want to look after our barnets. If you’ve coloured, dry, curly, frizzy
or even over styled hair, then avoiding sulphates could help prevent the
situation from deteriorating further; it won’t solve the issue or
inject any additional goodness, but it will help you regain control. The
important thing is to make informed choices and pick what’s right for
you and your hair.

Have you made a pledge to be sulphate free, or are you just not fussed about all the hype?






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11 Comments

  1. Charlotte Ridgway
    September 9, 2015 / 7:45 am

    I never knew any of this!! Im going to be on the look out for one thats cheaper!! Thanks hun CharlotteSamantha // http://www.charlottesamantha.co.uk

  2. Pam Scalfi
    September 9, 2015 / 10:30 am

    I didnt even know about it before reading this article! Will have a look at my shampoos as I've recently dyed my hair!Pam xo/ Pam Scalfiā™„

  3. Abigail Alice
    September 9, 2015 / 11:22 am

    Thanks for educating me on sulphates! I have bleached hair so I should probably be staying away from sulphates if they strip the hair down more. I'll be buying sulphate free now <3http://www.abigailalicex.com

  4. Eimear Denise
    September 9, 2015 / 12:06 pm

    I had heard a lot of stories surrounding sulphates in shampoos but they had never been very clear, or else they had claimed crazy things. Love this post, very informative!Eimear | Beauty by Eimear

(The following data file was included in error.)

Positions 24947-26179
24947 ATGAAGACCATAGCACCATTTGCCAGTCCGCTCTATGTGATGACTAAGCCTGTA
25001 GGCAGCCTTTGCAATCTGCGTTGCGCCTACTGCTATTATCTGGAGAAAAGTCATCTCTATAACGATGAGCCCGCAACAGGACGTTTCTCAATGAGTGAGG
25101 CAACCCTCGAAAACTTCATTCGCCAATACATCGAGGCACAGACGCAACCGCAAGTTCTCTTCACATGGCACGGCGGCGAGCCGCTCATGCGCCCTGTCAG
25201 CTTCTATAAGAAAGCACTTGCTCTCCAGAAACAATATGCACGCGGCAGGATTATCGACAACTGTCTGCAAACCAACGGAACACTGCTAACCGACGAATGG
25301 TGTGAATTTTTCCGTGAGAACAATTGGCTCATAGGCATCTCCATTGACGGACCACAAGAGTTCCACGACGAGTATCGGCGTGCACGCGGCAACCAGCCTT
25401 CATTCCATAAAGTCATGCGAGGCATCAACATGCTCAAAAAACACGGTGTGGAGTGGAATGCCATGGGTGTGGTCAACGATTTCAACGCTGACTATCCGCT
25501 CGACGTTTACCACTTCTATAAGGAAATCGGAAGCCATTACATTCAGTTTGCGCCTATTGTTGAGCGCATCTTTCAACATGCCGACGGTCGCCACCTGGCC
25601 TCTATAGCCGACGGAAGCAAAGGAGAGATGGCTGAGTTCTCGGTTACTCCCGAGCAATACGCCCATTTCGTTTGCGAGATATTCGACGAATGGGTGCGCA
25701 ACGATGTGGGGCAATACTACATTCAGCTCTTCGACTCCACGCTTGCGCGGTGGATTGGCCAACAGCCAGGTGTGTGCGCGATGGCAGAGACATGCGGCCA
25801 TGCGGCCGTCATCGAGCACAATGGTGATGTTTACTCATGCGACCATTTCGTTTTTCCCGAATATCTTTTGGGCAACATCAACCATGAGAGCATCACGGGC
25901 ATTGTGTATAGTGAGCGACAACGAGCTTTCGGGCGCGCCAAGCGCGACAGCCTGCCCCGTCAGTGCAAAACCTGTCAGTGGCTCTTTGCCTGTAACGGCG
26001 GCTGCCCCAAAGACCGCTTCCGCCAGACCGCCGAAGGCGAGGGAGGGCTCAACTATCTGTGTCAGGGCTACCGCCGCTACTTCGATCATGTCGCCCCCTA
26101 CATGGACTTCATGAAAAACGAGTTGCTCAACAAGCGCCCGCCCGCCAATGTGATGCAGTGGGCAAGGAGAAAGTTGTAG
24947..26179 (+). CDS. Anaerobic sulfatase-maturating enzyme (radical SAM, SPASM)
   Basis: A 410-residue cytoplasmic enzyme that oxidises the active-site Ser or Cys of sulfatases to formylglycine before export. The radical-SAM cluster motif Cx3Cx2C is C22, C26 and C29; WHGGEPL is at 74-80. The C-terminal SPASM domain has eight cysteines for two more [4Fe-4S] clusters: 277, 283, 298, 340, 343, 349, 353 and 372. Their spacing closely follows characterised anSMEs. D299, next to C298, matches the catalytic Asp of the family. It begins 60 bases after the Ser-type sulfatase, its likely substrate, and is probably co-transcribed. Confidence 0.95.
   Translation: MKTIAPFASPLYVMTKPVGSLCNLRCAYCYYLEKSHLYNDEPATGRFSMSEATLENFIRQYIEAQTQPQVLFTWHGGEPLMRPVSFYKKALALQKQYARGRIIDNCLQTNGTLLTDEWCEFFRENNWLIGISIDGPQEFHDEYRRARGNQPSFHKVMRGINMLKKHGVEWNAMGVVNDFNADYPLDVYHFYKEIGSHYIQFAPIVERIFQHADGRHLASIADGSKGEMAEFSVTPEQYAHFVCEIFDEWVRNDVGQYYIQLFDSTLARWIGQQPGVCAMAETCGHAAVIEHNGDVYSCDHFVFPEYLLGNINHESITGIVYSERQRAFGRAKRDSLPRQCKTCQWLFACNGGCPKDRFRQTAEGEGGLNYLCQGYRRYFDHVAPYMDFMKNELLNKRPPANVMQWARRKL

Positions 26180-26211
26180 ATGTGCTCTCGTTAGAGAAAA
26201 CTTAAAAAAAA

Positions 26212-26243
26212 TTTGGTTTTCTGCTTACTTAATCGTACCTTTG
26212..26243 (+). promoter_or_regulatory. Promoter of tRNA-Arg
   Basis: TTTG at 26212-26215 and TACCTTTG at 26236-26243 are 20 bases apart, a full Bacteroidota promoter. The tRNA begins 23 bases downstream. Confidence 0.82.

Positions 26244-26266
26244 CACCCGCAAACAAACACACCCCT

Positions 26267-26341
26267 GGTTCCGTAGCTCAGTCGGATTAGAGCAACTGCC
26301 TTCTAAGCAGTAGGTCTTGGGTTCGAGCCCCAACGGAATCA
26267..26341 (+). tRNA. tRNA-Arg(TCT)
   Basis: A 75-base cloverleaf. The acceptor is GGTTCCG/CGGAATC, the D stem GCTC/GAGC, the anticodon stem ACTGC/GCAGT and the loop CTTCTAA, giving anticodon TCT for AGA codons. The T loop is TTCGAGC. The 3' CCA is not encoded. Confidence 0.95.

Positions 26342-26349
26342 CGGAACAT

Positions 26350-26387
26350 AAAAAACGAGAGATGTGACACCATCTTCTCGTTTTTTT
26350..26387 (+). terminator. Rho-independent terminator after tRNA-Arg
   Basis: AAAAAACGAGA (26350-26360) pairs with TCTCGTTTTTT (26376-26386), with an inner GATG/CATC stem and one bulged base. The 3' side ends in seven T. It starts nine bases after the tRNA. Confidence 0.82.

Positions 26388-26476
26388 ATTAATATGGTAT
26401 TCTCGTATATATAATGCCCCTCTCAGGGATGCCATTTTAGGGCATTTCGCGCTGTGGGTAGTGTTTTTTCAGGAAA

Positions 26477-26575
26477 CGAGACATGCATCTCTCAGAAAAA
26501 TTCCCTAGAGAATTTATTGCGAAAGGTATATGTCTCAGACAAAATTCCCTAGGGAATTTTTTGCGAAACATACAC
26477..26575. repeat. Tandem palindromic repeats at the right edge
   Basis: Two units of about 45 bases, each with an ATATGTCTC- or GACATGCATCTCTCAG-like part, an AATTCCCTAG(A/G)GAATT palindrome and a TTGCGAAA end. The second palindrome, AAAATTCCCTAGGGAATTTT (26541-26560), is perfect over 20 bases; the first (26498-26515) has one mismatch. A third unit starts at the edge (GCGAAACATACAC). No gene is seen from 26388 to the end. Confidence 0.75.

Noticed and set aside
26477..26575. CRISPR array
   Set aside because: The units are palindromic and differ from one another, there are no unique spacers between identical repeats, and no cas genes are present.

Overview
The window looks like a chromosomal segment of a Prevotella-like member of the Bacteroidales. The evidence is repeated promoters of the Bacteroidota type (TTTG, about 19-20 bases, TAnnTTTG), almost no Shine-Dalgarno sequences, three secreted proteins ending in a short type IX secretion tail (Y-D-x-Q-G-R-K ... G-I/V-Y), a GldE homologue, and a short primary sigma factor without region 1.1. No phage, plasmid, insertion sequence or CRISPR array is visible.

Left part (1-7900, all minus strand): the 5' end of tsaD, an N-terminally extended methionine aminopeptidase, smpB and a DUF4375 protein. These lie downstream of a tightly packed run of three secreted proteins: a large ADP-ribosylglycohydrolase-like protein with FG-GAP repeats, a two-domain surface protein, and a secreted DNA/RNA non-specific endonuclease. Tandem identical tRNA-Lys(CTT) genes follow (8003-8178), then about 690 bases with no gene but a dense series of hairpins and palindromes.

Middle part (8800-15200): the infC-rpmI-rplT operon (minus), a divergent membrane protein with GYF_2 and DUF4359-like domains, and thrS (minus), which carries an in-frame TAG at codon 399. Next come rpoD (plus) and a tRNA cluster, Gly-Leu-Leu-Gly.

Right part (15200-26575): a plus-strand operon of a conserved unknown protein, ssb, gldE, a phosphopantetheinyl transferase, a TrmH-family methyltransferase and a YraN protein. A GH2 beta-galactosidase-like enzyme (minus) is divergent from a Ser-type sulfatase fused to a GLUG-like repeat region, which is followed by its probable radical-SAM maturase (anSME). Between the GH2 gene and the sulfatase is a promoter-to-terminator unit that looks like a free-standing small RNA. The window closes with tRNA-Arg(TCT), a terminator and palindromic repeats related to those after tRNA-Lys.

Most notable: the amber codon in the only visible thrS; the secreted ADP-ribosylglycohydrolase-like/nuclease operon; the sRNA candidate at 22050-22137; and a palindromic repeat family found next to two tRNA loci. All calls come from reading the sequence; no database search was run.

5. Emily Knott
    September 9, 2015 / 12:51 pm

    I just can't get enough of your posts at the moment! Once again, leaving your site feeling thoroughly informed! Emily xwww.britishbeautyaddict.com

  6. Kat Horrocks
    September 9, 2015 / 1:07 pm

    Very helpful, always interested to learn more about this kinda stuff! I'm trying to switch to sulphate free shampoos as they strip away my hair colour that I spend so much money on!! Seems silly and if it also benefits my hair then it's well worth the switch for me.Kat | http://www.kathorrocks.com

  7. Gigibird
    September 9, 2015 / 6:25 pm

    I am very sensitive to SLS and have been using a SLS free shampoo for the last few years and it has made such a difference to my scalp and skin – it's getting a lot easier finding reasonably priced SLS free shampoos – not so much shower gels but a good old bar of soap does the job fine even if it does get a bit boring sometimes.

  8. Petra Kravos
    September 9, 2015 / 9:05 pm

    I already use sulphate-free shampoos as I am aware of their downsides.Great article though! I will make sure I share it on my social media.Petra / Be Healthy Now

  9. Anonymous
    September 14, 2015 / 10:26 am

    I suffered from itchy skin for over a year to the point I ended up seeing various specialists in the hospital and was tested for everything under the sun and was on endless medication. Then one specialist said maybe it was my shampoo and shower gel if they had sulphates in – and once I'd changed those my skin completely cleared up. I was astonished that such a tiny thing could have driven me nuts for so long.

  10. FaeriBex
    September 19, 2015 / 11:27 am

    I was very disappointed to spot that Lush shampoos have SLS in them although they do state that it's a natural part of the oils they use. Still very disappointing as I'm so sensitive I was hoping they'd be the key to my woes!

  11. Missy O'Reilly
    October 10, 2015 / 12:50 am

    I lose my hair if I use sulfate shampoo. Literally, In big patches it falls out after even 1 use. But I do still use them on my body, I'm a Lush junky so I suck it up and still use their soaps. My skin would thank me if I went back to more natural, less harsh product but I'm too addicted to the fragrance.